Scleroderma: When the tissue of the esophagus is injured, scars develop that replace the original tissue; the faults cause the organ to lose some of its functionality. In this case, the sphincter stops working correctly, and the acid can leak back into the esophagus, causing a series of damages and heartburn.
Radiation therapy: Radiation therapy kills cancer cells and can cause scarring and inflammation of the esophagus, leading to other problems and difficulty swallowing.
Often patients with dysphagia are unaware of the condition, simply thinking that this difficulty swallowing may be due to inflammation or something less serious. In these mild cases, dysphagia goes unnoticed, but without treatment, the chance of aspiration pneumonia (a lung infection that can be brought on by breathing in saliva or food particles) increases. Not being diagnosed with dysphagia can also cause malnutrition and dehydration.
Symptoms of dysphagia include choking on food, difficulty swallowing, and the feeling that food is stuck in the mouth, throat, or chest (behind the breastbone). When swallowing, a person may cough or gag. I might also drool. Food or stomach acid may back up into the esophagus and throat. The dysphagia patient frequently presents with heartburn as the flow returns again and again. In some conditions, patients may present with hoarseness, unexplained weight loss, and recurrent pneumonia. Some patients may feel that they cannot control their saliva.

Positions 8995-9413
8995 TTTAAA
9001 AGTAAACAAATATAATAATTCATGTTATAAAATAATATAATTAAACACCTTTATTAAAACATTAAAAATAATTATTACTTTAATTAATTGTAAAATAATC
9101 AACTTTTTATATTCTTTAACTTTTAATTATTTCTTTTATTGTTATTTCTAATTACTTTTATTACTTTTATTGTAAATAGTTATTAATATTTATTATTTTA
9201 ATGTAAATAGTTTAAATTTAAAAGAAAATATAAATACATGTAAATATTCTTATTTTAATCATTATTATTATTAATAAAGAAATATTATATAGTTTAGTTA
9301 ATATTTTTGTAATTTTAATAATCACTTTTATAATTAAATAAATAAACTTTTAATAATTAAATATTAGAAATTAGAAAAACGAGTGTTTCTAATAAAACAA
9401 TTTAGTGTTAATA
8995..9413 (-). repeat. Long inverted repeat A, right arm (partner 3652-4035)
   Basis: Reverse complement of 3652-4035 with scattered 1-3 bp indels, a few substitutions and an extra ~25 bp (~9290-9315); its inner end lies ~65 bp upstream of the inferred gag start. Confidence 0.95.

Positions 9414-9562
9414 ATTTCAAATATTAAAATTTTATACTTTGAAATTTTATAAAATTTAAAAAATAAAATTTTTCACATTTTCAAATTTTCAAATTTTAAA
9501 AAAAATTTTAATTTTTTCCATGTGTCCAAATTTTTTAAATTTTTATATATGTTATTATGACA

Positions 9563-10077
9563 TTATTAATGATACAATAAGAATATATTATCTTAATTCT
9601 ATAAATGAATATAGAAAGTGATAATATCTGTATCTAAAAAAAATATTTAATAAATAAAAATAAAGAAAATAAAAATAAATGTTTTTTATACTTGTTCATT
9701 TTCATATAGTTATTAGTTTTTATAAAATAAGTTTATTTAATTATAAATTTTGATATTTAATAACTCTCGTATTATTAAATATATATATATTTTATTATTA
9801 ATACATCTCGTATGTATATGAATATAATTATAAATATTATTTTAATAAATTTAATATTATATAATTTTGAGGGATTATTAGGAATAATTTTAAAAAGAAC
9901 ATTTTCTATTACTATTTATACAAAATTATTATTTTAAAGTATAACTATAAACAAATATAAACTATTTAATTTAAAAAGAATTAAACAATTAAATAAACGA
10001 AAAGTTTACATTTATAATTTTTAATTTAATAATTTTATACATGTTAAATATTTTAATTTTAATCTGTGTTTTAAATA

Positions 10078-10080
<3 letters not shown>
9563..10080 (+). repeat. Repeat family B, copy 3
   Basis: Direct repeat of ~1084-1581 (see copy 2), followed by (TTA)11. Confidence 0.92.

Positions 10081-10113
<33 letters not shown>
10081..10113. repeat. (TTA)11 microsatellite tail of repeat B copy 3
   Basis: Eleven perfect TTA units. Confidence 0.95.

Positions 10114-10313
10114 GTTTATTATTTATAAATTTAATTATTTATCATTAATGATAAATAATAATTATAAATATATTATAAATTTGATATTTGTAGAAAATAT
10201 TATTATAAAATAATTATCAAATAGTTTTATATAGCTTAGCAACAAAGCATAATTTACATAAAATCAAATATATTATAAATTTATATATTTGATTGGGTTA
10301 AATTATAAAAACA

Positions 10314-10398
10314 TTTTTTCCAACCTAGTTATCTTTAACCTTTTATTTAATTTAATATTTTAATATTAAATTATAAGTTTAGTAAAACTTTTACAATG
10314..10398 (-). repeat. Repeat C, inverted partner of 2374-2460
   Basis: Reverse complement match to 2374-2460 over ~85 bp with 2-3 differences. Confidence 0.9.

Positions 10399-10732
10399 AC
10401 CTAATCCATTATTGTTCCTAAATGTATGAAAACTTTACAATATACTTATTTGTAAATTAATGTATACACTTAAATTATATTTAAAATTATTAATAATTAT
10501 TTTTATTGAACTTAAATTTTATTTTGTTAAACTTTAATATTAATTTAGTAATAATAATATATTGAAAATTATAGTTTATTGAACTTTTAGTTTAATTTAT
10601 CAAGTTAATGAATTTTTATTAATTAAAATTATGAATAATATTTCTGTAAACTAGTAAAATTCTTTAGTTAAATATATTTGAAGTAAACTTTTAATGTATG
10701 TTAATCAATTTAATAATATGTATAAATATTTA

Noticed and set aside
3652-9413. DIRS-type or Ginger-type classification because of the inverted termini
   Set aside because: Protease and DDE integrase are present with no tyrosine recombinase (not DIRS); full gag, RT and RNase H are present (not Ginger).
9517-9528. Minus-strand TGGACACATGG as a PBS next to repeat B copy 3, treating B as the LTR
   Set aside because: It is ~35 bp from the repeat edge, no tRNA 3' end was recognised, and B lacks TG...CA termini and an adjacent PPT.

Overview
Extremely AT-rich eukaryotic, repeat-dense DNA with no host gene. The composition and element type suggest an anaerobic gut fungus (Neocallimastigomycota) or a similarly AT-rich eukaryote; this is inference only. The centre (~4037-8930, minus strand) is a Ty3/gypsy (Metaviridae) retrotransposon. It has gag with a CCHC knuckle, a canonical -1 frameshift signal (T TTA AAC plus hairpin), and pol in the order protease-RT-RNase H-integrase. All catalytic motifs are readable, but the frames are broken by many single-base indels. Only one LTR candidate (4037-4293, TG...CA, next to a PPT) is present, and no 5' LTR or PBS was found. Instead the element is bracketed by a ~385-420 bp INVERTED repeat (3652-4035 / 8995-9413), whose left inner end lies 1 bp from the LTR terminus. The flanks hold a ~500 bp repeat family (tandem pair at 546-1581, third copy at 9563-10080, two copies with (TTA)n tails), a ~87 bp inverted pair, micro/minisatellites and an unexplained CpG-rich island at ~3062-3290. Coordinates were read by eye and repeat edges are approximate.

The treatment of dysphagia will depend on the underlying cause of the condition.
Treatment of esophageal dysphagia includes dilation of the esophagus, pharmacological treatment, diet, and surgery.
Dilation of the esophagus: In the case of tightness of the sphincter muscles (achalasia) or narrowing (stricture), esophageal dysphagia can be treated with dilation of the esophagus, a balloon fed through an endoscope to expand the esophagus, or stretching the esophagus with multiple flexible tubes
Drug treatment: Reflux can be treated with prescription medications taken by mouth to reduce stomach acid. Pharmacological treatment may have to be followed for an extended period. The esophageal spasm can be relaxed with muscle relaxants, and corticosteroids can be used for eosinophilic esophagitis.
Diet: Diet can also help in certain conditions. Depending on the cause of the difficulty swallowing, the doctor may include a particular diet as a treatment. In the case of eosinophilic esophagitis, it can be included in the diet as part of the treatment.
Surgery: Some esophagus diseases (tumors, achalasia, pharyngoesophageal diverticulum) require surgery to open the esophageal tract.
To treat oropharyngeal dysphagia, you can go to a speech therapist or a specialist in swallowing pathology. Swallowing exercises can help, on the one hand, the muscles involved in the swallowing process, and, on the other hand, they can stimulate the nerves that trigger the swallow reflex that is working incorrectly.
Some techniques can be learned to make swallowing better. Ways to get food to the mouth more efficiently or how to position the body and head to aid swallowing can be discovered. If dysphagia is caused by problems that affect the nervous system and nerves, such as Parkinson’s or Alzheimer’s disease, exercises and new techniques to help to swallow may be effective.